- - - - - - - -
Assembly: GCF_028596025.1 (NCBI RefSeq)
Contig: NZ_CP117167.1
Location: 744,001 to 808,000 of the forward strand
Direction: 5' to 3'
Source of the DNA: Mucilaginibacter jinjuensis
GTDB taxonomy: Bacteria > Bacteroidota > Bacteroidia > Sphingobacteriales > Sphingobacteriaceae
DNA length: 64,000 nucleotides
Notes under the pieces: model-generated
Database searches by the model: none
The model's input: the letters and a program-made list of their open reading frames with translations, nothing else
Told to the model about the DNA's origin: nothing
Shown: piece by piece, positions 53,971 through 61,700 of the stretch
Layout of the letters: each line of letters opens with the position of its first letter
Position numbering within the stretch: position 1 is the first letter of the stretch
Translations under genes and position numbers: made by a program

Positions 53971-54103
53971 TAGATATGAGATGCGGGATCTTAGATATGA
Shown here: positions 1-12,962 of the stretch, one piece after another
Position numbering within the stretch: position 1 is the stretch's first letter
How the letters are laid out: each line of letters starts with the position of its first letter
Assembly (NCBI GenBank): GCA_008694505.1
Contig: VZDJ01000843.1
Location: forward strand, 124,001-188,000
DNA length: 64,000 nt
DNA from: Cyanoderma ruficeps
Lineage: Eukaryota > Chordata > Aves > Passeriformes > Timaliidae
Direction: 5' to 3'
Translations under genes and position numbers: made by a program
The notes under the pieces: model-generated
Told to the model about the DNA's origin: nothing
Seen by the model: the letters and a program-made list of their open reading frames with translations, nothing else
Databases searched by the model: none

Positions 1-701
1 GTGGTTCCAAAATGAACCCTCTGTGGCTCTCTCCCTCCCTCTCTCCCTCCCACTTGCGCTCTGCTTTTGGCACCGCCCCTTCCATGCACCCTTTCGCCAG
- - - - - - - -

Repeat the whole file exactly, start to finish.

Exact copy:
Assembly: GCF_028596025.1 (NCBI RefSeq)
Contig: NZ_CP117167.1
Location: 744,001 to 808,000 of the forward strand
Direction: 5' to 3'
Source of the DNA: Mucilaginibacter jinjuensis
GTDB taxonomy: Bacteria > Bacteroidota > Bacteroidia > Sphingobacteriales > Sphingobacteriaceae
DNA length: 64,000 nucleotides
Notes under the pieces: model-generated
Database searches by the model: none
The model's input: the letters and a program-made list of their open reading frames with translations, nothing else
Told to the model about the DNA's origin: nothing
Shown: piece by piece, positions 53,971 through 61,700 of the stretch
Layout of the letters: each line of letters opens with the position of its first letter
Position numbering within the stretch: position 1 is the first letter of the stretch
Translations under genes and position numbers: made by a program

Positions 53971-54103
53971 TAGATATGAGATGCGGGATCTTAGATATGA
Shown here: positions 1-12,962 of the stretch, one piece after another
Position numbering within the stretch: position 1 is the stretch's first letter
How the letters are laid out: each line of letters starts with the position of its first letter
Assembly (NCBI GenBank): GCA_008694505.1
Contig: VZDJ01000843.1
Location: forward strand, 124,001-188,000
DNA length: 64,000 nt
DNA from: Cyanoderma ruficeps
Lineage: Eukaryota > Chordata > Aves > Passeriformes > Timaliidae
Direction: 5' to 3'
Translations under genes and position numbers: made by a program
The notes under the pieces: model-generated
Told to the model about the DNA's origin: nothing
Seen by the model: the letters and a program-made list of their open reading frames with translations, nothing else
Databases searched by the model: none

Positions 1-701
1 GTGGTTCCAAAATGAACCCTCTGTGGCTCTCTCCCTCCCTCTCTCCCTCCCACTTGCGCTCTGCTTTTGGCACCGCCCCTTCCATGCACCCTTTCGCCAG